# random forest regression predicts “opposite”

I have a dataset with 70 features, which are continuous measures and are interrelated but not highly correlated ($$|\rho| <.5$$. I have several outcomes, which are each integer values ranging from 0-80. For each outcome I perform the forllowing steps:

1. I perform a random 50/50 train/test split.
2. I fit a RF model using the randomForest package in R using the default settings.
3. I predict score using the test data and calculate Pearson correlation between the predicted values and the outcome in the test set.
4. I repeated this 100 times.

What I get get is a distribution of Pearson $$\rho$$ values that indicate the accuracy of the model where highest correlation of 1 means that the model perfectly predicts and 0 means the models does not predict at all.

What I get for some outcomes is a distribution of Pearson $$\rho$$ values where the distribution is smaller than 0. Thus, the model predicts basically "the opposite". I cannot make sense of this and therefore wanted to ask here what that means or how this could be? How can the correlation be significantly negative? If the model does not perform well or there is nothing in the data it should be randomly distributed or distributed around 0 but not significantly negative.

EDIT: I tested tuning mtry. Even though this improves out of sample accuracy for all models that worked anyways, it does not change the problem that some models predict the opposite. I also tried extremely random forests but get the same problem.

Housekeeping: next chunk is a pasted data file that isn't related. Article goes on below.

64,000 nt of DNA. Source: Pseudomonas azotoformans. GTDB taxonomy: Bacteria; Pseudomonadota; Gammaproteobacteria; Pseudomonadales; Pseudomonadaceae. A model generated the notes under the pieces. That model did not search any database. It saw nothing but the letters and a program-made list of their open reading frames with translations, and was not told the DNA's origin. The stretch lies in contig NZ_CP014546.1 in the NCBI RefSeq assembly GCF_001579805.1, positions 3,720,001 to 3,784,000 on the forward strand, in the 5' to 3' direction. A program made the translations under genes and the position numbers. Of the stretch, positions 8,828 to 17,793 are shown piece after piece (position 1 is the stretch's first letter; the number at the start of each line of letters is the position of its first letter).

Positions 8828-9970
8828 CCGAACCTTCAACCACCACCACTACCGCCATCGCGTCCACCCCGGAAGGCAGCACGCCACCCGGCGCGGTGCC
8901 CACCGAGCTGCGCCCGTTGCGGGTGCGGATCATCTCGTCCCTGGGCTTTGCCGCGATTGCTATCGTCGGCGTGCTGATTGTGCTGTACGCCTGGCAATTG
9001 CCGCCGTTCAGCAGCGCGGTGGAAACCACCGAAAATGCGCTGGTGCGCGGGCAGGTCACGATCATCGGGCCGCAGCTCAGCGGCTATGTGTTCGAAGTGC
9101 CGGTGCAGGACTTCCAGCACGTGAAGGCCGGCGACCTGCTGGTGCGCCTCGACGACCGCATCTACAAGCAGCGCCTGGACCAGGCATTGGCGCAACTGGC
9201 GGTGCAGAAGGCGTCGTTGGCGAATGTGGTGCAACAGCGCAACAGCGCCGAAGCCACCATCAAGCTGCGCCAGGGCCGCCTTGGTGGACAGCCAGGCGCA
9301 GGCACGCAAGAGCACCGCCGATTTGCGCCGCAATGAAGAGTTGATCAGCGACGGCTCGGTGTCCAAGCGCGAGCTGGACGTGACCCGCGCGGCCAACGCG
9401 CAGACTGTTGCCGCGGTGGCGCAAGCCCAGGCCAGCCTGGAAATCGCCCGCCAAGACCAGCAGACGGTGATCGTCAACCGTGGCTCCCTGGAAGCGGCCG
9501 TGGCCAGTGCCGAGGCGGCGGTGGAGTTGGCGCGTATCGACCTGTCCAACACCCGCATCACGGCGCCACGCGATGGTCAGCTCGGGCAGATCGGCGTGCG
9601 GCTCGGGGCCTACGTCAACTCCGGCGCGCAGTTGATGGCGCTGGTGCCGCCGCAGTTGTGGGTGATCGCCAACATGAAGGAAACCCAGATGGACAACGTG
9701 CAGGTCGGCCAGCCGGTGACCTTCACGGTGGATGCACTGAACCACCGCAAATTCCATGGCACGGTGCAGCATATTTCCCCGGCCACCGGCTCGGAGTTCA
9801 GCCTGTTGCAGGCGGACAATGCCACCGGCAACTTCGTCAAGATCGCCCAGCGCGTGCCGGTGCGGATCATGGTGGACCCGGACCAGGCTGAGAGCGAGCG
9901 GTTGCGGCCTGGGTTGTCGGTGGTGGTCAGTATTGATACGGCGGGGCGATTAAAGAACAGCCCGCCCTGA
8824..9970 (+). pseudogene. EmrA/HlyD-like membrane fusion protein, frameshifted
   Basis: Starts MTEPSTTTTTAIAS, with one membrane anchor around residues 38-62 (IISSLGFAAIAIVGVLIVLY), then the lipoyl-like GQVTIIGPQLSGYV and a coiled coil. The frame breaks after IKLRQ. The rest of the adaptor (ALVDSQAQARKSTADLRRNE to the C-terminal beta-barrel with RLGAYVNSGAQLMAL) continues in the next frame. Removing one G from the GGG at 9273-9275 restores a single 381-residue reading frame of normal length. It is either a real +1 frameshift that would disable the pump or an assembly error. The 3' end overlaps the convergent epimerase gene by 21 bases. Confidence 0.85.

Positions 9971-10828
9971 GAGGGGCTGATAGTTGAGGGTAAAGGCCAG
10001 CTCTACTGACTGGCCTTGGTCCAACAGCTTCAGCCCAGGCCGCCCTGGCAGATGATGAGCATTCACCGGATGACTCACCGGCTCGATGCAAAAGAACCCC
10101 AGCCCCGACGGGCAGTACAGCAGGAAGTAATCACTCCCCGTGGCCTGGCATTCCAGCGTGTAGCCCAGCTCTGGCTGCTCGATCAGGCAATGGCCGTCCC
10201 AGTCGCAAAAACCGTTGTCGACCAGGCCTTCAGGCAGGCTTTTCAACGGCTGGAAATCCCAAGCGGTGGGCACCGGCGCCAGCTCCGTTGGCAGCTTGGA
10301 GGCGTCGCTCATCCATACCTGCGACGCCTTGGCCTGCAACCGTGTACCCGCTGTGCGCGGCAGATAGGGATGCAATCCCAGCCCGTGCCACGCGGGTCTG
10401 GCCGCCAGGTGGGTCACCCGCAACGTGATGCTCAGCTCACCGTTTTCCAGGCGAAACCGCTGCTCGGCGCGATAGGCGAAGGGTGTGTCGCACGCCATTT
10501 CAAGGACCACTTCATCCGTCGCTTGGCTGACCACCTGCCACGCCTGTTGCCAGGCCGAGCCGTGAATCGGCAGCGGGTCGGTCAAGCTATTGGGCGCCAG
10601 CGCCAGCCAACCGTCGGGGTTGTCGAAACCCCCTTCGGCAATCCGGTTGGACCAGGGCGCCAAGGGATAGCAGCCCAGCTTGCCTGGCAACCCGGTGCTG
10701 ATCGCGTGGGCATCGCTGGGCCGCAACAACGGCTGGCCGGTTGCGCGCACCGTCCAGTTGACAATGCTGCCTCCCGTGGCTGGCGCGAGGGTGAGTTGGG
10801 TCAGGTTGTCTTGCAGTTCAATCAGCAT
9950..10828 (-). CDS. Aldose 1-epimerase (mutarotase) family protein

• There's nothing magical about the default settings. Indeed, it could be that the trees are too rich and the ensemble is overfitting. What happens when you tune the model? – Sycorax Apr 28 '19 at 20:01
• Did you randomly split the data into test and training sets? – Monotros Apr 28 '19 at 21:13
• @Ozan yes, I did random split using the sample function in R. – Jaynes01 Apr 29 '19 at 7:14
• @Sycorax I did not try to tune the model because in my field of research the standard model is used and it can be difficult to get through if you deviate from that. I will check it out but I need some time for that. – Jaynes01 Apr 29 '19 at 7:14
• What exactly can you not make sense of? Sounds like your models just don't work very well. – Peter Flom May 24 '19 at 12:21

You write:

I repeated this 100 times.

• I see the idea behind your answer but I am not sure if I get it in this particular context. Lets say I generate a random variable x and y, calculate Pearson r. Then 5% of the times should be significant. But in my case: I compute a correlation between actual and predicted values. Thus, between $y_i$ and $\hat{y}_i$ whereby the model to predict used a random subset of the data. I did this btw now 1000x instead of 100 with similar results. n is 100-150 depending on the outcome. Would you still say that the entire cloud of 1000 correlations could be negative? – Jaynes01 May 30 '19 at 11:52